Politicians and planners agree an expensive, long-term solution is needed to fix major safety problems at Bulli Pt - Te Poporo on State Highway 1 between Taupō and Tūrangi, but even a partial fix that has already been approved for funding could be a year or more away from starting.
The new coalition government has talked up its roading credentials pre-election, but the treacherous stretch of State Highway 1, which has been the site of numerous accidents and rolled trucks in recent years, is not included in National’s ‘roads of national significance’
The previous Labour government allocated $4 million in May 2023 for the construction of two retaining walls around the Bulli Point corner, but a NZ Transport Agency Waka Kotahi spokeswoman confirmed this work would not begin any time soon.
“While funding has been approved to improve resilience of SH1 at two locations [at] Te Pōporo/Bulli Point, the details of the projects are not available yet as the design needs to be completed.
“Scope and timing of this work is currently being confirmed but work is likely to begin [in] 2024/25.”
There was hope a larger-scale solution could gain traction under National’s Transport for the Future policy.
Although the road was not named as one of the new “roads of national significance”, “safety and resilience improvements” were flagged for further investigation on SH1 between Taupō and Waiouru.
Taupō MP and Cabinet minister Louise Upston this week reaffirmed her commitment to further investigation into potential fixes.
“Stakeholders have told me they prefer a long-term solution over interim safety measures for SH1 Taupō to Tūrangi.
“The first step is NZTA and the Taupō District Council conducting a full investigation into the best option to meet our needs.
“When that is completed, we will have a better understanding of how to proceed.
“National will work with our coalition partners to decide on priorities for New Zealand’s roading network and make as many improvements as we can, as fast as we can.”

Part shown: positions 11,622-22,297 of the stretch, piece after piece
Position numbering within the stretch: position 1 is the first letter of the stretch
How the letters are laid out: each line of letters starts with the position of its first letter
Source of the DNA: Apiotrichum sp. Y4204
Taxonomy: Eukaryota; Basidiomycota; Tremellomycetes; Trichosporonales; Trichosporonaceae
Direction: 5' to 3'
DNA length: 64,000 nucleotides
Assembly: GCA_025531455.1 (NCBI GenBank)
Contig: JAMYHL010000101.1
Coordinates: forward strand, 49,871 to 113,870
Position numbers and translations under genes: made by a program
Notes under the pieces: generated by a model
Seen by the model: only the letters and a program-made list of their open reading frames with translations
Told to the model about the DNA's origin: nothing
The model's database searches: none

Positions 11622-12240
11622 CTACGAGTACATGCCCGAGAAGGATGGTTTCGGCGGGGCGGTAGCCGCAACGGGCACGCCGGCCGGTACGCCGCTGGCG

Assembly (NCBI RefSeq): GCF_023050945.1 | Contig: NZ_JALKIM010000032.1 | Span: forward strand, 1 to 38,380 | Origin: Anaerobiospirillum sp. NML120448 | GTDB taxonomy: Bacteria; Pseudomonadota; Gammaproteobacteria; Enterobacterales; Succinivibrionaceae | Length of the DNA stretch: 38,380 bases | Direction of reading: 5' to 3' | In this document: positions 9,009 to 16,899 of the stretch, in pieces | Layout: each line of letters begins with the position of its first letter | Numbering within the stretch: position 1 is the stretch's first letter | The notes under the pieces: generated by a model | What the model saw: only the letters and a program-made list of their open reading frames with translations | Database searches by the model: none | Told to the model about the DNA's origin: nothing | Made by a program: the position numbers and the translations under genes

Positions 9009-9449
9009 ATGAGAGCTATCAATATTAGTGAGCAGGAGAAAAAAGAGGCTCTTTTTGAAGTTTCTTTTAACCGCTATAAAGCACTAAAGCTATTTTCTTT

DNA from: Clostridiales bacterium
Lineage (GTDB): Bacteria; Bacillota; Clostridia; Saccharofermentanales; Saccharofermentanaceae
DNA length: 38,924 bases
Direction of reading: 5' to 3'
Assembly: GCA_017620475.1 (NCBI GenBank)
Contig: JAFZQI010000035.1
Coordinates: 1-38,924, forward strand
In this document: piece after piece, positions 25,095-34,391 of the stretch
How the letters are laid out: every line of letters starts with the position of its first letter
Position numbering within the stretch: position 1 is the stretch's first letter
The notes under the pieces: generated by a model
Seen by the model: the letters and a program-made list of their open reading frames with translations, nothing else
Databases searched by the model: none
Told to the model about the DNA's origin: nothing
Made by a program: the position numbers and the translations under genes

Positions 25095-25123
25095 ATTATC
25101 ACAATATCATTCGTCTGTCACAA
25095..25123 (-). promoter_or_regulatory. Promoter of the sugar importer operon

Some major stakeholders are calling for drastic action in the form of an inland bypass.
A business case for a by-pass was costed at $950 million in 2017, with one option that would see the road take a new route from Hatepe Hill, all the way to Desert Rd.
A new road was expected to prevent 15 deaths or serious injuries every five years and shave 14 minutes off the travel time.
Waikato Regional Council Regional Transport Committee chairman, councillor and Taupō resident Mich’eal Downard, described road safety at Te Pōporo / Bulli Point as “a critical issue that should definitely be prioritised high on this list”.
He said due to the multiple risks associated with trucks rolling into the Lake, there was also a need to ensure that a bypass was considered as a longer-term solution.
Similarly, a Taupō District Council spokesman said the council would like to see two larger options explored for the road.
“TDC has consistently advocated to central government that this stretch of the highway needs urgent attention, whether that be re-routing or widening the road.
“Council’s stance is there are some real issues regarding the safety and resilience of this section of State Highway.”
Taupō District Deputy Mayor Kevin Taylor was unequivocal about the urgency of those avenues being explored.
Taylor is the Taupō District Council representative on the Waikato Regional Transport Committee.
“Having a major state highway adjacent to the taonga that is Lake Taupō is a recipe for disaster.
“This is not just a roading issue, but a significant environmental issue.
“Long-term, an alternative route needs to be explored with landowners, Waka Kotahi, TDC and our communities.”
He also acknowledged that such a project would take years, so there was a need for the planned retaining wall works to be completed in the meantime.
“The proposed safety improvements are an essential interim step.
“A major re-route however is a significant undertaking that will be many years in the delivery and come with a high cost, so interim work needs to be prioritised.”
Milly Fullick is a journalist based in Taupō. She joined the Taupō and Tūrangi Herald team in 2022.
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